WORKS: Ein Totentanz; Arcadian Suite; Positano Suite
PERFORMER: Rüdiger Steinfatt (piano)Heinrich Schütz Ensemble, Munich SO/Werner Andreas Albert
CATALOGUE NO: 3-1593-2
This is the same Wilhelm Kempff whose recording of Beethoven’s Emperor Concerto sold a quarter of a million copies. His own quirky compositions cannot expect such worldly success. Ein Totentanz – a dance of death – is described as a piano concerto (his second) in suite form. There are nine short movements with classical titles: Gavotte, Intermezzo, Bourrée, and so forth. A solo violin features occasionally, and a male chorus pitches into the finale. There is a certain bleak elegance in the Classically decorated piano part, but it is hindered by an orchestral style that tends to become didactic and clumsy. That said, the sugary Sarabande, if discovered, is sufficiently delicious to become a hit – all two and a half minutes of it.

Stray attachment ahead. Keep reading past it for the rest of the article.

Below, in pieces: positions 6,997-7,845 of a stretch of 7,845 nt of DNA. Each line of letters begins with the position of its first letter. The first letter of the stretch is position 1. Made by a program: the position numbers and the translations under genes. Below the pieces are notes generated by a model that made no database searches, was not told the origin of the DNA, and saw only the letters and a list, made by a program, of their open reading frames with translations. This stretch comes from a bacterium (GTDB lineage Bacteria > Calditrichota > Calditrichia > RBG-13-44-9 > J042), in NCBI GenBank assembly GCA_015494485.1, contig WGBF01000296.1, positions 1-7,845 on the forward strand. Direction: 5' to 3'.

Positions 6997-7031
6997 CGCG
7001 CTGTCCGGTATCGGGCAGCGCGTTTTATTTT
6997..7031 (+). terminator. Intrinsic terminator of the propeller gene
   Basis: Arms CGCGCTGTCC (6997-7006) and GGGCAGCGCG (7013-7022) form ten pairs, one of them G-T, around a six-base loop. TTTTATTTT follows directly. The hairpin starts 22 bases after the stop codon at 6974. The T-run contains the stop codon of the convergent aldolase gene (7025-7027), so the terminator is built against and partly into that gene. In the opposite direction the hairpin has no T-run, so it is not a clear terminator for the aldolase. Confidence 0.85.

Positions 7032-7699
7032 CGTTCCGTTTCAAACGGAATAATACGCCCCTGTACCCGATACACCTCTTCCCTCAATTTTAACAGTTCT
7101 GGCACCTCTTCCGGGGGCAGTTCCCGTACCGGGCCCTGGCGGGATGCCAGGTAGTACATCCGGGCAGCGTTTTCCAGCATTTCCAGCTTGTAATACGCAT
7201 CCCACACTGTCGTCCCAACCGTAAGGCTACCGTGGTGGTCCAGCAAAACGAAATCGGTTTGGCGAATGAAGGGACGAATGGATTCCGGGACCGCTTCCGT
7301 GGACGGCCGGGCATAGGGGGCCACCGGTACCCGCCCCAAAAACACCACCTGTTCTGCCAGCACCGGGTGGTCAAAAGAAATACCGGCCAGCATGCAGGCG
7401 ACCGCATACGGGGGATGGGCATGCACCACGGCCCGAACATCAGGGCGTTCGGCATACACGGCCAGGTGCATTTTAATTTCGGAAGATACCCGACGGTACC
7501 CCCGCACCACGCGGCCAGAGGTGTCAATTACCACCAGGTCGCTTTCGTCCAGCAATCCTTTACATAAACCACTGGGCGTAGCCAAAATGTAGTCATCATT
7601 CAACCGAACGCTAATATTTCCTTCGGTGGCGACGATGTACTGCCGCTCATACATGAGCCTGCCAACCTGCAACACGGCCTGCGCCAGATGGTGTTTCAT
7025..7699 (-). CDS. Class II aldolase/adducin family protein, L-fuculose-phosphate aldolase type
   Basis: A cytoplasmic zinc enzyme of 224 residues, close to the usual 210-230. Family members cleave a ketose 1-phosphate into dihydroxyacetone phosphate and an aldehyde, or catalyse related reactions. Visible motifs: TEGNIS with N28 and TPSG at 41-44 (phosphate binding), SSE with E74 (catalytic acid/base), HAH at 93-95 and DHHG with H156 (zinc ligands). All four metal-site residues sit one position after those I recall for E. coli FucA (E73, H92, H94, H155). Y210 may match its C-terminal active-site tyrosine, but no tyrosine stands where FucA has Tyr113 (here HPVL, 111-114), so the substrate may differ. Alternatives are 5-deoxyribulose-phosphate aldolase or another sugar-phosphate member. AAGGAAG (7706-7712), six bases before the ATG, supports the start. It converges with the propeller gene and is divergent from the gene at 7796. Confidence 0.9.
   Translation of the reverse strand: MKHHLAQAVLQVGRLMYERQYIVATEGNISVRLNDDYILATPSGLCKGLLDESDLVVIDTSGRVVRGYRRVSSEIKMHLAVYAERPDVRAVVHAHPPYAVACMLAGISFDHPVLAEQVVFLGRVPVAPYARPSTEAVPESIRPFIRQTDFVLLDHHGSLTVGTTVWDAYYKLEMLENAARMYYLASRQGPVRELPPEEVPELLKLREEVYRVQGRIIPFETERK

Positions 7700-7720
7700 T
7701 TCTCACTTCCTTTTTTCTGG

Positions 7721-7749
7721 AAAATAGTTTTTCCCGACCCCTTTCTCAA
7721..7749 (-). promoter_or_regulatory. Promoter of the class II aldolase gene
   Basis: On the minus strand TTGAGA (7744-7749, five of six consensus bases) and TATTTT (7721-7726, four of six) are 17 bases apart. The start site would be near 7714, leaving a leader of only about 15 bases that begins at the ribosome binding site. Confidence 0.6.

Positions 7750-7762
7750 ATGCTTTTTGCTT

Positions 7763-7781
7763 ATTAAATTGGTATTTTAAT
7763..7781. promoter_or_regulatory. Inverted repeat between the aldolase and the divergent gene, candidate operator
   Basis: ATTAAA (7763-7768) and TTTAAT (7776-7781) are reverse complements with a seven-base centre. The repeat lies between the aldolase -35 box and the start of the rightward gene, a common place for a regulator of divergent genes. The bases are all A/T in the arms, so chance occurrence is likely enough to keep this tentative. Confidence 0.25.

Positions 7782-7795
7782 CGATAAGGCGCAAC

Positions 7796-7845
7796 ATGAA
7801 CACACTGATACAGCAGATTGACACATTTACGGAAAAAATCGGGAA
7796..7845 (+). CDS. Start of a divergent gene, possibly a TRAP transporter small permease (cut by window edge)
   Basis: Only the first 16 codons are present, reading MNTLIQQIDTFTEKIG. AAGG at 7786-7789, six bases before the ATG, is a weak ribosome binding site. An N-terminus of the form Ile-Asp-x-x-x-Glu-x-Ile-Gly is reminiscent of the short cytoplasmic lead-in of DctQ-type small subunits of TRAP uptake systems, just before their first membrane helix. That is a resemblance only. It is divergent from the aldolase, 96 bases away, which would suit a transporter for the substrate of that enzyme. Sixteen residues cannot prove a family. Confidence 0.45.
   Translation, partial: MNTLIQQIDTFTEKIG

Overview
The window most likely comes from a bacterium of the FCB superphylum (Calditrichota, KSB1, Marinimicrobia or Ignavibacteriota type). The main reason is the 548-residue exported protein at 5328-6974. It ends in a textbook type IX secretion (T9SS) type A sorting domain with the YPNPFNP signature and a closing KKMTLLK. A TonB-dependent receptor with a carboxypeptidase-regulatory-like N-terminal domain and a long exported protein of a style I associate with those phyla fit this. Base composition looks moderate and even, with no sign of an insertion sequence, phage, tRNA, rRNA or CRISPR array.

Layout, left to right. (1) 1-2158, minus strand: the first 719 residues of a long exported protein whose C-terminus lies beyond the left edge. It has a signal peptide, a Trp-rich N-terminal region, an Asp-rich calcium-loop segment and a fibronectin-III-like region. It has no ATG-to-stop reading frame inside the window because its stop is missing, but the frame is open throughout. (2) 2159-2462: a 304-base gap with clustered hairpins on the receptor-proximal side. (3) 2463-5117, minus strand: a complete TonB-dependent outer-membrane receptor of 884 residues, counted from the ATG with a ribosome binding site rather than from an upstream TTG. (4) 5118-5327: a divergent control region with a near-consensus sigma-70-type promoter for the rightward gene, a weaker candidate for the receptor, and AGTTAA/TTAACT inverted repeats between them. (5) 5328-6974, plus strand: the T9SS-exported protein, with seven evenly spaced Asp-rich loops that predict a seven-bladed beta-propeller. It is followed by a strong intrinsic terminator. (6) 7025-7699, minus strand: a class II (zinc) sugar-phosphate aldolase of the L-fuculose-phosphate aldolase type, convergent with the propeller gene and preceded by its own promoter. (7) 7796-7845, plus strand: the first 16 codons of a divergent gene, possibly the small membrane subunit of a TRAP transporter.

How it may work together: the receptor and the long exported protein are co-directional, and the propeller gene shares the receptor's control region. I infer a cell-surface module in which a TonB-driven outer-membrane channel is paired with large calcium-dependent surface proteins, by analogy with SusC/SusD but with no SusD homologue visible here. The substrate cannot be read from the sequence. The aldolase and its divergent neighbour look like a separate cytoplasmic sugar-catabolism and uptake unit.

The two suites combine what the booklet defensively calls a ‘neo-galant’ (as opposed to neo-Baroque) style with a rather drab austerity. The Arcadian has a fragile appeal, with benign pastoral allusions in the woodwind. The Positano, written twenty years later in 1958, is host to sombre string-writing and more than a hint of menace. The Munich SO ably encompasses the many moods of this collection. If the string tone is not as rich as one might expect, this could well be put down to the unfamiliarity of the music. Christopher Lambton